39. Knudsen EI (1982) Auditory and visual maps of space in the optic tectum of the owl. J Neurosci 2:1177–1194PubMedGoogle Scholar
  40. Knudsen EI (1984) Auditory properties of space-tuned units in owl’s optic tectum. J Neurophysiol 52:709–723PubMedGoogle Scholar
  41. Knudsen EI (2002) Instructed learning in the auditory localization pathway of the barn owl. Nature 417:322–328PubMedCrossRefGoogle Scholar
  42. Krutzfeldt NO, Wild JM (2005) Definition and novel connections of the entopallium in the pigeon (Columba livia). J Comp Neurol 490:40–56PubMedCrossRefGoogle Scholar
  43. Land MF (1980) Optics and vision in invertebrates. In: Antrum H (ed) Handbook of sensory physiology VII/6B. Springer, Berlin, pp 471–592Google Scholar
  44. Land MF, Nilsson D-E (2002) Animal eyes. Oxford University Press, New YorkGoogle Scholar
  45. Lewald J, Dorrscheidt GJ (1998) Spatial-tuning properties of auditory neurons in the optic tectum of the pigeon. Brain Res 790:339–342PubMedCrossRefGoogle Scholar
  46. Livezey BC, Zusi RL (2007) Higher-order phylogeny of modern birds (Theropoda, Aves: Neornithes) based on comparative anatomy. II. Analysis and discussion. Zool J Linn Soc 149:1–95CrossRefPubMedGoogle Scholar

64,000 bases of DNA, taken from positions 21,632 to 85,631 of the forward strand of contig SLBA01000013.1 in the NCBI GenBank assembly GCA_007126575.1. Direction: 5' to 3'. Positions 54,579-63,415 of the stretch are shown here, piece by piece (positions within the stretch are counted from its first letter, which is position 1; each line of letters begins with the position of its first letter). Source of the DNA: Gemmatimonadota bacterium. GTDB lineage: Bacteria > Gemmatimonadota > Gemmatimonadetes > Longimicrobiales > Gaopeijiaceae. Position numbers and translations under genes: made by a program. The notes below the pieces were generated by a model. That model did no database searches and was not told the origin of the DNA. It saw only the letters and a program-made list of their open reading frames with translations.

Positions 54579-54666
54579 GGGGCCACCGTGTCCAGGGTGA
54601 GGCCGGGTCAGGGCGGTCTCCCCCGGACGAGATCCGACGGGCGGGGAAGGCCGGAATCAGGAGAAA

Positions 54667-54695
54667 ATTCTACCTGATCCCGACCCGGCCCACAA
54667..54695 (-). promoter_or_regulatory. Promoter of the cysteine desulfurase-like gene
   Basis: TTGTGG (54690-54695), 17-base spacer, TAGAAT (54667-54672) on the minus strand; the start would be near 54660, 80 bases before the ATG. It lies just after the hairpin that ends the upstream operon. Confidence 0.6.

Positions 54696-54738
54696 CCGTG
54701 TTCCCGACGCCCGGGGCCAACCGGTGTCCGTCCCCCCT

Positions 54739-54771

47. Lockwood CA, Lynch JM, Kimbel WH (2002) Quantifying temporal bone morphology of great apes and humans: an approach using geometric morphometrics. J Anat 201:447–464PubMedCrossRefGoogle Scholar
  48. Maddison WP, Maddison DR (2006) Mesquite: a modular system for evolutionary analysis. Version 1.12. http://mesquiteproject.org
  49. Manger PR, Elston GN, Pettigrew JD (2002) Multiple maps and activity-dependent representational plasticity in the anterior Wulst of the adult barn owl (Tyto alba). Eur J Neurosci 16:743–750PubMedCrossRefGoogle Scholar
  50. Martin GR (1984) The visual fields of the tawny owl (Strix aluco). Vis Res 24:1739–1751PubMedCrossRefGoogle Scholar
  51. Martin GR (1986) Total panoramic vision in the mallard duck, Anas platyrhynchos. Vis Res 26:1303–1305PubMedCrossRefGoogle Scholar
  52. Martin GR (1993) Producing the image. In: Zeigler HP, Bischof H-J (eds) Vision, brain, and behavior in birds. MIT, Cambridge, pp 5–24Google Scholar
  53. Martin GR (1994) Visual fields in woodcocks Scolopax rusticola (Scolopacidae; Charadriiformes). J Comp Physiol A 174:787–793CrossRefGoogle Scholar